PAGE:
Understanding Provisions of the Income Tax Act
When first attempting to understand a provision of the ITA, a good place to start is a secondary source such as a textbook. This will give you an idea of what the provision is attempting to do, which will put the sometimes long string of words into context. This said, it is the words of the ITA that will have to form the foundation of your understanding and not the interpretation of a (respected) secondary source.
When reading the provision of the ITA, I find it useful to break up a provision into ‘single-issue’ portions. For example, let us look at subsection 18(2.3):
18(2.3) Notwithstanding subsection 18(2.2), if all of the corporations that are associated with each other in a taxation year have filed with the Minister in prescribed form an agreement whereby, for the purposes of this section, they allocate an amount to one or more of them for the taxation year and the amount so allocated or the total of the amounts so allocated, as the case may be, does not exceed $1,000,000, the base level deduction for the year for each of the corporations is the base level deduction that would be computed under subsection 18(2.2) in respect of the corporation if the reference in that subsection to $1,000,000 were read as a reference to the amount so allocated to it.
In breaking up the preceding subsection into single-issue portions, the result would be:
i. Notwithstanding subsection 18(2.2)
ii. IF all of the corporations that are associated with each other
iii. in a taxation year
iv. have filed with the Minister in prescribed form an agreement whereby
v. for purposes of this section
vi. they allocate an amount to one or more of them
vii. for the taxation year
viii. AND the amounts so allocated OR the total of the amounts so allocated, as the case may be,
ix. does NOT exceed $1,000,000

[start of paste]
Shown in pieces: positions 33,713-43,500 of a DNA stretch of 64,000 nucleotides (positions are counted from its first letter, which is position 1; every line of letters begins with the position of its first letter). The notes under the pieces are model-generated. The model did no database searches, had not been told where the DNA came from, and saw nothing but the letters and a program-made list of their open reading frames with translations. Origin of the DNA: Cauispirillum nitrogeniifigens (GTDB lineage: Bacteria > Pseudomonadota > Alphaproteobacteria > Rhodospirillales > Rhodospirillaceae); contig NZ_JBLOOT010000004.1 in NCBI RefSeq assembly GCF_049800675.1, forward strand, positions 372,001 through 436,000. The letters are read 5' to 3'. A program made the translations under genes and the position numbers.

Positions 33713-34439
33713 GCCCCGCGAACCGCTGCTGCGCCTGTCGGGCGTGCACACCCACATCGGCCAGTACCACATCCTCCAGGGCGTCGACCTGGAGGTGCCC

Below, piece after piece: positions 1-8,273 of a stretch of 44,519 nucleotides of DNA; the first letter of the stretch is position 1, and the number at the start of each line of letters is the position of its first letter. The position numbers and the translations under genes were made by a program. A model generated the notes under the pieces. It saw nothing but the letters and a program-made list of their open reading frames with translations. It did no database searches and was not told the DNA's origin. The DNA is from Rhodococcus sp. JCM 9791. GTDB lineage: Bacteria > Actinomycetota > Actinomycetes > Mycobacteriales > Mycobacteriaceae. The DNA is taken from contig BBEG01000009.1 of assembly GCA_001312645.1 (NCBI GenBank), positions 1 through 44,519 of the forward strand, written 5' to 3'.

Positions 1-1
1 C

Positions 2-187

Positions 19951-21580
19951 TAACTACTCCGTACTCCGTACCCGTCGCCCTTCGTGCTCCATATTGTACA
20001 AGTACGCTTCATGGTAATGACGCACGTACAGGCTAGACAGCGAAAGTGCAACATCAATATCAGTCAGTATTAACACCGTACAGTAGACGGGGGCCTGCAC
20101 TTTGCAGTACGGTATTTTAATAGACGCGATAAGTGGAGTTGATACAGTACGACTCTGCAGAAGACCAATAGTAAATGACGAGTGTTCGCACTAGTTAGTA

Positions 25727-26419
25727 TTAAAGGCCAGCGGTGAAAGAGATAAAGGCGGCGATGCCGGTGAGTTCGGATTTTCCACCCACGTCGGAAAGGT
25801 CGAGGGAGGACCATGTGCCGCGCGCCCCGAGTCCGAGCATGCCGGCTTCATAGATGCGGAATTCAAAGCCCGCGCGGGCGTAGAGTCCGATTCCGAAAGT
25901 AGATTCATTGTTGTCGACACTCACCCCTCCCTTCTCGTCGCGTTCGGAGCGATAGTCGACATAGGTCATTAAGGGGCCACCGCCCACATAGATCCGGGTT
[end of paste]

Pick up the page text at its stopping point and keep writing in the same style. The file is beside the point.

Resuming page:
x. [THEN] the base level deduction for the year
xi. for each of the corporations
xii. is the base level deduction that would be computed under subsection 18(2.2) in respect to the corporation
xiii. IF the reference in that subsection to $1,000,000 were read as a reference to the amount so allocated to it.
Notice that I have used CAPS to indicate words that indicate conditions, limitations, conjunctions, disjunctions, and results – IF; AND; OR; NOT – and have added words in CAPS and  when needed – [THEN]. Also notice that each part of the 13 portions is one question that may or may not affect the application of the rule and could be formed into self-monitoring questions. For example:
i. Would subsection 18(2.2) normally apply, so that this subsection could be an exception to it?
ii. Are there associated corporations?
iii. What taxation years are the corporations associated with each other?
iv. Have the corporations filed an agreement with the Minister in the prescribed form?
This way, you are always aware of relevant circumstances that may affect the application of the rule to your particular circumstances.
Be conscious of the need to refer to any definitions that apply to the words and phrases used in a provision you are attempting to understand. Consider if there is some ambiguity created by the words themselves or the structure of the provision. If there is some ambiguity look to the other-language version of the ITA provision and see if the English/French version clears up the ambiguity (Both versions are equally authoritative – Subsection 18(1) Canadian Charter of Rights and Freedoms). Alternatively, each version on its own may be clear, but when compared to the other language version, it may lead to ambiguity.
It may be best to use an example (invent a scenario with numbers) and diagrams to understand the effect of the provision.
Sas Ansari, BSc BEd PC JD LLM PhD (exp) CPA In-Depth Tax 1, 2 &3
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